if curr_batch_rows_deleted < batch_size:
        # we've reached the last batch
        break

1 Answer 1

1
  • SHOW TABLE STATUS only estimates the number of rows. It is not exact
  • Because of the way BTrees are built and maintained, they can be bigger or smaller than expected. A large table (or index) can change by a factor or 2 (larger or smaller) after normal actions.
  • Data_free is only one of several metrics for what is "free"; it does not include most BTree 'wasted' space.
  • Avg_row_length is computed from total space / Rows. But, since "Rows" is an estimate, the Avg is not stable.
  • OPTIMIZE TABLE will, for a large, non-Partitioned, table, shrink Data_free to between 4MB and 7MB.
  • OPTIMIZE TABLE will return some of the freed space to the OS only if the table was created with innodb_file_per_table = ON.
  • DELETEing one row us unlikely to show any meaningful difference. Often, it means that a BTree block how has one less row in it.
  • OPTIMIZE TABLE is rarely worth the downtime that ir requires.
  • A BTree block is 16KB; the basic unit of allocating and freeing. There is a much larger "extent" that comes into play for large tables.
  • If you are doing big DELETEs there are several techniques for avoiding the need for OPTIMIZE Start a new Question to discuss the particular use case.
  • For a "12-month retention period", I recommend PARTITION BY RANGE(...) with monthly [Partitions]. (http://mysql.rjweb.org/doc.php/partitionmaint). Its layout avoids the need for OPTIMIZE and uses DROP PARTITION, which is immensely faster than DELETE.
  • Each secondary index is a B+Tree`, very similar to the Data's B+Tree.
  • 1 GB per day? Typically the table is 400GB?
  • Perceive this Question as mostly about poor metrics (space, row count, etc). If you would like to focus on some aspect (ingestion speed, retrieval speed, or disk space, etc), start a new Question with a different focus.

(I may have missed some of your points, but some of my points need to be stitched together to answer some of them. Let me know in a Comment if I left out one of your questions. Or start a new, narrower, Question.)

Re: cron

  • Use 1000 instead of 10000 as the chunk size. This will decrease the impact on other queries.

  • Combine the queries (using SQL syntax):

      DELETE FROM Event
          WHERE id < :cutoff
          ORDER BY id
          LIMIT 1000
    
  • Use LIMIT 1000, 1 for probing to find the "cutoff". This is much better than shoveling around the [up to] 1000 ids.

  • Consider adding something like "sleep 1" between iterations -- to further lessen the impact on other queries.

Impact

  • A DELETE or UPDATE will lock some number of rows.
  • Locks block other tasks by delaying them (cf lock_wait_timeout) or causing a deadlock (causing one or the other to abort and ROLLBACK).
  • The larger the number of rows, the longer the lock time and the more rows that threaten to cause blockage and deadlock.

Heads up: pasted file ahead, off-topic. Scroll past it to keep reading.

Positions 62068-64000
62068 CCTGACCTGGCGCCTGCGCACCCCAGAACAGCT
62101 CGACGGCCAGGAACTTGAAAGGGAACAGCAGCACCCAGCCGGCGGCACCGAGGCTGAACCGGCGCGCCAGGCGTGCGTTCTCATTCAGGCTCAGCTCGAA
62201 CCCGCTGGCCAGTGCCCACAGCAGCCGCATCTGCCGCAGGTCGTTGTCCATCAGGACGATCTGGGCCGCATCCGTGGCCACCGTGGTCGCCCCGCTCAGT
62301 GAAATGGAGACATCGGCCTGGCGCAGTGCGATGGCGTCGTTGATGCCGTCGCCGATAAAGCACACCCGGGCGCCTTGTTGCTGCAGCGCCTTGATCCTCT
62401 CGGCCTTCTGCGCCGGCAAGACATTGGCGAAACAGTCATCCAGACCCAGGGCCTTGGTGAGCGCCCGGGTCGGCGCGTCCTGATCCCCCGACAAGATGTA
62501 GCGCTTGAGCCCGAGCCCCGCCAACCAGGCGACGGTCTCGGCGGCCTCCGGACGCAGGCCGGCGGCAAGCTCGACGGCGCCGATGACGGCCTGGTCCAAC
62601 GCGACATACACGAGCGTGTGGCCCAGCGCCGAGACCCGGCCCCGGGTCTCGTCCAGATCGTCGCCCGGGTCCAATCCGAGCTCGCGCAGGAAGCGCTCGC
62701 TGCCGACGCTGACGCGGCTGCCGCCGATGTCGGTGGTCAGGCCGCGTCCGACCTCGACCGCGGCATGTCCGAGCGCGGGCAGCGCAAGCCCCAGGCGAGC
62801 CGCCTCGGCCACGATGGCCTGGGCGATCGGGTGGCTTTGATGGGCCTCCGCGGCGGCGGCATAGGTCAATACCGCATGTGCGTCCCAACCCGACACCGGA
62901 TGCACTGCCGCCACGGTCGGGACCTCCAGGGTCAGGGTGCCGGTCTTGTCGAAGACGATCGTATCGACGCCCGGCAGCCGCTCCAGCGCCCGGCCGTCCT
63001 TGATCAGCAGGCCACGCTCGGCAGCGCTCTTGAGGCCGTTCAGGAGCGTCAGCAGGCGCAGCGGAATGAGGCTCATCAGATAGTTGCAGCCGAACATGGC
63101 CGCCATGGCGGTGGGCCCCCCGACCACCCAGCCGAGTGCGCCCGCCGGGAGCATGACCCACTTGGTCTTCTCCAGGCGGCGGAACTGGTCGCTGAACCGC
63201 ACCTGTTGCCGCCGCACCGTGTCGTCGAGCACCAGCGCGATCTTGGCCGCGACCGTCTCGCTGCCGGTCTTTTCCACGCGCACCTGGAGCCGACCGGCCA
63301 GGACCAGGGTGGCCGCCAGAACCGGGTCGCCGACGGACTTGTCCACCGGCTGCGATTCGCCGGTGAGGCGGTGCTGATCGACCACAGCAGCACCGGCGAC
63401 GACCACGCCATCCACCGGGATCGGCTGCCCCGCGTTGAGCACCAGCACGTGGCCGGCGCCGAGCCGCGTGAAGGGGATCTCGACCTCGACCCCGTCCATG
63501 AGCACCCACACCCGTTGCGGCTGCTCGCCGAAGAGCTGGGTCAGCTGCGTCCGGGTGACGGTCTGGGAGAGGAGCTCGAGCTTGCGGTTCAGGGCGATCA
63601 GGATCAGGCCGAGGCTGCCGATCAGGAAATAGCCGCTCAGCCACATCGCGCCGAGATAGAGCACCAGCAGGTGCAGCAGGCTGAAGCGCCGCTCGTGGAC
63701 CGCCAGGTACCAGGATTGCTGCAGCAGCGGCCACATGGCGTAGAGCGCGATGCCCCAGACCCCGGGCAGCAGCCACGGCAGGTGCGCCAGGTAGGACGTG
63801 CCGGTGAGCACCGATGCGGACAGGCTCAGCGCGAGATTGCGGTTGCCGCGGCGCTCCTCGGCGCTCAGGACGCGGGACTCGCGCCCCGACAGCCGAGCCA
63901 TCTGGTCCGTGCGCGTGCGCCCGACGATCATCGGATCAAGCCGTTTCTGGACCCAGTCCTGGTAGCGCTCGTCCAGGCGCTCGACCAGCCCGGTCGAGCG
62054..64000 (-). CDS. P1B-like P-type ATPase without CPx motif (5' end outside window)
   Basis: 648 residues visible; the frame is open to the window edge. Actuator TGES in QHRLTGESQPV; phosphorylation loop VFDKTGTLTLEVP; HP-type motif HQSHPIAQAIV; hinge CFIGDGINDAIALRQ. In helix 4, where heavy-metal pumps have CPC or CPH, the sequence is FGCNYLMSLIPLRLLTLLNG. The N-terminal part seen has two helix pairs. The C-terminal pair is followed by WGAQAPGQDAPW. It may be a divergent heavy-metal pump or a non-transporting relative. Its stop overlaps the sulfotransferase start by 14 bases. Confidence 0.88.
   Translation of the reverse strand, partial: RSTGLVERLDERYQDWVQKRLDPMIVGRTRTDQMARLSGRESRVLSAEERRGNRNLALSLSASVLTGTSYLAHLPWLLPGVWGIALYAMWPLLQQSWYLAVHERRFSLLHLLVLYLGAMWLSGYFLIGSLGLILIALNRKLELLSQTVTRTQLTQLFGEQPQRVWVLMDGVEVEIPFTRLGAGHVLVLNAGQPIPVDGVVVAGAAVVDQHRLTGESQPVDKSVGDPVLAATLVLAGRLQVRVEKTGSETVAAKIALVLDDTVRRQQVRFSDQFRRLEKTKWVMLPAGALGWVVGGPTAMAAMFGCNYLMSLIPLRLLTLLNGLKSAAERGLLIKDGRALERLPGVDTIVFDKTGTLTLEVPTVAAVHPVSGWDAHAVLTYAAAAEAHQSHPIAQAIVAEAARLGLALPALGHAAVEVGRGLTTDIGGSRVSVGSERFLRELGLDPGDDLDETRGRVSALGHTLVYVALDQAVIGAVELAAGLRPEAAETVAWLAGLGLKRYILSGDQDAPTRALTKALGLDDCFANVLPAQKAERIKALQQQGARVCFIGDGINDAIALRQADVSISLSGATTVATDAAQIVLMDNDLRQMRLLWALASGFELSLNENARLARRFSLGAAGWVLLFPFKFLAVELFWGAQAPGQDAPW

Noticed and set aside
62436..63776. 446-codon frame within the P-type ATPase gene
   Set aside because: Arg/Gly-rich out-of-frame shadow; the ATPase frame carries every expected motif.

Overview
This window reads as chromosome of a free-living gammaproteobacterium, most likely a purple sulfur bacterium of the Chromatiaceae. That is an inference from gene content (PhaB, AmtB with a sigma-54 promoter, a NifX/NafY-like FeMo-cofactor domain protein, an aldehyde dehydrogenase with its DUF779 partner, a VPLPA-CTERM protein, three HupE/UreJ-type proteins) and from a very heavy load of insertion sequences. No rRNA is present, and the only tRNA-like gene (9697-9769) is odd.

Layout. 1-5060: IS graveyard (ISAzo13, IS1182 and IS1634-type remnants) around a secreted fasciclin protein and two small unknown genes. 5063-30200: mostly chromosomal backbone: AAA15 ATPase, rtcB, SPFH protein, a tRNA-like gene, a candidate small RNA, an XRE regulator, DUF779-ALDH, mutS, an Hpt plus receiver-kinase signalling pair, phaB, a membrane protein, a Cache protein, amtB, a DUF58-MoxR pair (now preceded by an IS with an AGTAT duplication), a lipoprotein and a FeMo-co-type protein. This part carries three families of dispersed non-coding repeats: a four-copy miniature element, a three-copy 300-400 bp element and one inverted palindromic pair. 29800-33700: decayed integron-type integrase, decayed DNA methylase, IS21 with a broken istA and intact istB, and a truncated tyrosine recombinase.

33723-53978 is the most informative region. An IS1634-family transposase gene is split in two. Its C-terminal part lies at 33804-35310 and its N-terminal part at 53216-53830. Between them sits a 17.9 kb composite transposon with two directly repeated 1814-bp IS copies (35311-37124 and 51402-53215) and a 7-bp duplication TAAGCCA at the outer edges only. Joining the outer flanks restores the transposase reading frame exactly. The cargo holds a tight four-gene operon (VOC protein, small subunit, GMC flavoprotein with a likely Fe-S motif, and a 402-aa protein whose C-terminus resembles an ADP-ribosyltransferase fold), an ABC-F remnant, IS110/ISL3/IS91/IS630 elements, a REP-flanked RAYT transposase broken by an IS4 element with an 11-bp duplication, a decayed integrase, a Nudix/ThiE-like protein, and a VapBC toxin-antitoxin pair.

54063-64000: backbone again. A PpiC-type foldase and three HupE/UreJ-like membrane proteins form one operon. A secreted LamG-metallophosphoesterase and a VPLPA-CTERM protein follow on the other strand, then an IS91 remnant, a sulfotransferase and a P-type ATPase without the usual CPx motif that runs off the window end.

• If you are not doing anything else with that table in some other connection, then my points are moot. However, my suggestions are relatively harmless.
  • Lowering the number of rows per batch will increase the total elapsed time -- but only slightly. In various situations, I recommend between 100 and 1000 as the "sweet spot" for speed versus interference.
7
  • Thanks for the suggestions. I checked out the alternate techniques for big DELETEs, and the 2nd approach - deleting in chunks - is something we're already doing with our daily cron. The 1st approach - PARTITION - is not something we can do as we have an auto-incremented primary key and going through this answer, it seems we need to modify the PK itself in our table, which isn't a possibility at the moment (legacy + effort challenges). So, it seems we're stuck with the simple DELETE. May 16, 2023 at 12:53
  • @SidharthSamant - Caution: There are potential problems in creating the chunks; if you are having trouble, let me see the code. Also cron/EVENTs can get in trouble if one instance is still running when the next fires off. And, yes, ALTERing a 300M-row table can be a challenge.
    – Rick James
    May 16, 2023 at 16:33
  • Sure, I've added the cron code in the question. It's a Lambda function that gets triggered once a day. May 17, 2023 at 7:57
  • @SidharthSamant - I added suggestions for the cron task.
    – Rick James
    May 17, 2023 at 17:34
  • Thank you Rick. Just for my own clarification, can you please help me understand the exact impact? For example, you mentioned there are potential problems in creating the chunks. Can I know what they might be? Also, in your answer, you mentioned decreasing the batch size to 1000, so that the other queries have less impact. What is that "less impact"? May 18, 2023 at 7:02

Your Answer

By clicking “Post Your Answer”, you agree to our terms of service and acknowledge you have read our privacy policy.

Not the answer you're looking for? Browse other questions tagged or ask your own question.